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Treating spam as if it was a game could be the key to the undoing of bulk-mailers everywhere, according to a Greek scientist.

A team of researchers at Athens University of Economics and Business in Greece, led by Ion Androutsopoulos, says that by taking this approach, ISPs and businesses can improve their spam filters - finding the perfect balance between false positives and false negatives in spam identification.

Androutsopoulos approaches the business of filtering spam by modelling it as a game between the spammer and the mail-box owner, with a small sum of cash at stake for each email sent and received, or blocked, New Scientist reports.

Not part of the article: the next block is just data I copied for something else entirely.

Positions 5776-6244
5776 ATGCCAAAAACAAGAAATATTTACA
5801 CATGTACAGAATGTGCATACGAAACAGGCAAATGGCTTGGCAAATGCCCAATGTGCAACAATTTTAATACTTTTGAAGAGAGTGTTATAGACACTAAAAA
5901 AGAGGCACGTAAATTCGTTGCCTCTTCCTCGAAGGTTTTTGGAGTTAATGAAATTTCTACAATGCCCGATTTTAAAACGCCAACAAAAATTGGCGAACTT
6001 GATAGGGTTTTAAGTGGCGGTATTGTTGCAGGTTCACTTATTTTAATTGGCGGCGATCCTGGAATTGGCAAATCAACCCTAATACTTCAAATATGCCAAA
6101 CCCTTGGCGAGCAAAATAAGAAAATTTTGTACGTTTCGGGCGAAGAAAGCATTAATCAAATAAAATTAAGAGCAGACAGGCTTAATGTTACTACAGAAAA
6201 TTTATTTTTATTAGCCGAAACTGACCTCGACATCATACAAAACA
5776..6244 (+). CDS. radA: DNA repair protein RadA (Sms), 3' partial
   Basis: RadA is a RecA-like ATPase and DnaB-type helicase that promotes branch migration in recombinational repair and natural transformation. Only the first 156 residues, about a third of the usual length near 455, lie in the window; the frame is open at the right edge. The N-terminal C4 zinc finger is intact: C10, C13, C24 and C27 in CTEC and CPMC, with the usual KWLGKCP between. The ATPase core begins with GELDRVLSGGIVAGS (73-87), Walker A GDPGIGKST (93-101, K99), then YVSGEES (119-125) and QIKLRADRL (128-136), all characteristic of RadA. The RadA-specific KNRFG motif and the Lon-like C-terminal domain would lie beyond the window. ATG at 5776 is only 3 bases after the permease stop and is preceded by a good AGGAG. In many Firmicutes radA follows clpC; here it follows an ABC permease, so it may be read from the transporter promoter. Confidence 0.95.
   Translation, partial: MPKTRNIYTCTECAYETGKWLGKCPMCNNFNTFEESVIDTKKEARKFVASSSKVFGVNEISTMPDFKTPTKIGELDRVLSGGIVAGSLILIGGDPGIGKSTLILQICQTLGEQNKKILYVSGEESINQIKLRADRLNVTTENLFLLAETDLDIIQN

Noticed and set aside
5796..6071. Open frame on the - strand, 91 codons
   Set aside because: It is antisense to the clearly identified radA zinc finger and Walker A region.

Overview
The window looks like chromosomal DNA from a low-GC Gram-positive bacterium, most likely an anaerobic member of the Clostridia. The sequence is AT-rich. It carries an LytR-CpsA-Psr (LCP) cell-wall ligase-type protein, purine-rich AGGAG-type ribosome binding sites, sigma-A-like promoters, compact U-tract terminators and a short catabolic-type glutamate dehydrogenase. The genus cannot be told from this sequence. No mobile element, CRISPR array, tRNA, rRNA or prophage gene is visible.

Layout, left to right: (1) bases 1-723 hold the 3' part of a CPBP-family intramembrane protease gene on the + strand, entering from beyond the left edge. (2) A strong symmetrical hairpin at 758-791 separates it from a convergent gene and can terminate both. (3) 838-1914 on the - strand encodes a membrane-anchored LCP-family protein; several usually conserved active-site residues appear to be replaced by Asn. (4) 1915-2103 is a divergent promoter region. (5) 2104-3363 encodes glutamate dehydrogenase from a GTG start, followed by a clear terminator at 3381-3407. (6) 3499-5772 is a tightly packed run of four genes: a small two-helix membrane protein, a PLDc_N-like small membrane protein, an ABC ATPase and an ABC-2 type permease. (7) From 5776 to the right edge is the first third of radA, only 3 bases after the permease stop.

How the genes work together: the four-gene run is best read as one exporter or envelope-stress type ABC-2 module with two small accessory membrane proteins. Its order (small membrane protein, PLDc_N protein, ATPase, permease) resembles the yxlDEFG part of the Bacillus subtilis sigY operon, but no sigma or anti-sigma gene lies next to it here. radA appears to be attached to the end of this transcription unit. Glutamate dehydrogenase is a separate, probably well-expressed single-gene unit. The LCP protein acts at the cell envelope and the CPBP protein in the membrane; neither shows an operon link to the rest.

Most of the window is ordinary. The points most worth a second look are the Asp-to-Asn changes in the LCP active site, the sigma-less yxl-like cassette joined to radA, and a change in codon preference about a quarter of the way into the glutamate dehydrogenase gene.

The model performs a cost benefit analysis on the spam filter: each legitimate email that is delivered successfully is counted as a benefit, while each real mail eaten by the filter (a false positive) gets marked as a cost. Similarly, each email sent by the bulk-mailer is counted as a cost, with a benefit being recorded each time an unsolicited mail sneaks through (a false negative).

So, to model the costs and benefits of any particular filter, all you need to know are the number of false positives and false negatives. Androutsopoulos' idea is that companies could use the model to tune their filters to either maximise the cost to the spammer, or maximise the benefit to the user.

The paper will be presented at the Conference on Email and Anti-Spam at Stanford University. ®

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